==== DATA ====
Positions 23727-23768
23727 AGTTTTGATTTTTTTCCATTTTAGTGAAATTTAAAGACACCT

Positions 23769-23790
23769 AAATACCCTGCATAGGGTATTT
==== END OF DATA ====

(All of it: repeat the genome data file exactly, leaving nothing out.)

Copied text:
Positions 23727-23768
23727 AGTTTTGATTTTTTTCCATTTTAGTGAAATTTAAAGACACCT

Positions 23769-23790
23769 AAATACCCTGCATAGGGTATTT